There are two major types of strokes: ischemic and hemorrhagic. Ischemic strokes are by far the most common type in the United States and in Nebraska. An ischemic stroke is usually the result of a blockage in a blood vessel, whereas a hemorrhagic stroke is due to a blood vessel rupture. Treatment is different for each type; however rapid treatment is essential in both.

Since 1996, the only FDA approved treatment for acute ischemic stroke has been to administer alteplase. This is a medication that is given to patients with an ischemic stroke who arrive to the Hospital within 4 ½ hours from the onset of symptoms. Patients who receive this drug have a 33% increased chance of being independent or less disabled at three months after their stroke, when compared with people who did not receive the drug. In the last year there have been significant advances in the treatment of acute ischemic stroke. Five new studies show that patients who suffered a large stroke and were treated with new devices called stent retrievers – within 6 hours of onset, in an experienced stroke center – have a 33% to 71% percent chance of regaining independence or experiencing less disability at three months.

New, advanced treatment options available at Nebraska Medicine

Nebraska Medicine has the capacity to offer these novel treatments to stroke patients who qualify. To make these crucial advancements in stroke treatment available to more people in Nebraska and neighboring states we launched the Nebraska Medicine Tele Stroke Network. Tele Stroke brings stroke neurology expertise to the bedside of community hospitals. Working together, the neurologist and emergency department physician collaborate on the most appropriate treatment for the stroke patient. This program provides local and rural emergency rooms with 24- hour access to stroke neurology expertise and the advanced treatment options available at Nebraska Medicine.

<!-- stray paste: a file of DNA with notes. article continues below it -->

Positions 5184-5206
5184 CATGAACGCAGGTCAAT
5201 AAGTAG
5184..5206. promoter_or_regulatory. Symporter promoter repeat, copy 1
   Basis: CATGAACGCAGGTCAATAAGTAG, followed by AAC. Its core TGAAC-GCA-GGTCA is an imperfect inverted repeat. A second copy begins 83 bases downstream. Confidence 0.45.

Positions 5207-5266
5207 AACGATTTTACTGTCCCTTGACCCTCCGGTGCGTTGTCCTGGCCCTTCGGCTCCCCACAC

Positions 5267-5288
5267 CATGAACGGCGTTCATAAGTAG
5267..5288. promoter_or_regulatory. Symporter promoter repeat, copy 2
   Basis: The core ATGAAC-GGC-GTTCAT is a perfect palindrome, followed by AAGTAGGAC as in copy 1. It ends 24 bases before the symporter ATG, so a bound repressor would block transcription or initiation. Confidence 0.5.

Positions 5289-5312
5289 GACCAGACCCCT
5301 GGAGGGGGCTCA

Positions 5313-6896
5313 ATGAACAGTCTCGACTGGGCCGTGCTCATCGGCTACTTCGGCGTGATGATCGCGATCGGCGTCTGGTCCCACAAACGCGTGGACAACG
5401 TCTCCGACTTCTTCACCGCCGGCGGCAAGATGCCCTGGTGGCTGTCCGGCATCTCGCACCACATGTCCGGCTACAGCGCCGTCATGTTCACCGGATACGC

Life After A Double Lung Transplant

Andrea Mayberry

Andrea Mayberry

I was diagnosed with cystic fibrosis (CF) at birth. I was in and out of hospitals my entire life.

As my disease progressed, doctors said I would not live to be 16-years-old. I was put on the double lung transplant list at Nebraska Medicine – Nebraska Medical Center at the age of 12. I was on the waiting list for over two years.

I received “the call” in July of 1996 — I was almost 15. My mom got the call at 3:00 p.m. on a Friday and I was in surgery by 3:00 a.m. The surgery lasted 12 hours and all went smoothly. I was in the hospital for three weeks after surgery, which was half the time my previous stays were becoming. I was lucky to have lived so close to the med center, as I know many have to travel far for treatment.

Nebraska Medicine became my second home. All the staff including doctors, nurses, respiratory therapists, x-ray technologists and lab techs all knew me by name and were all part of my support system. Many continue to be part of my “family.” After my transplant, I still had appointments with my doctors. Luckily, my transplant coordinator was amazing at keeping things going and keeping everyone on the same page.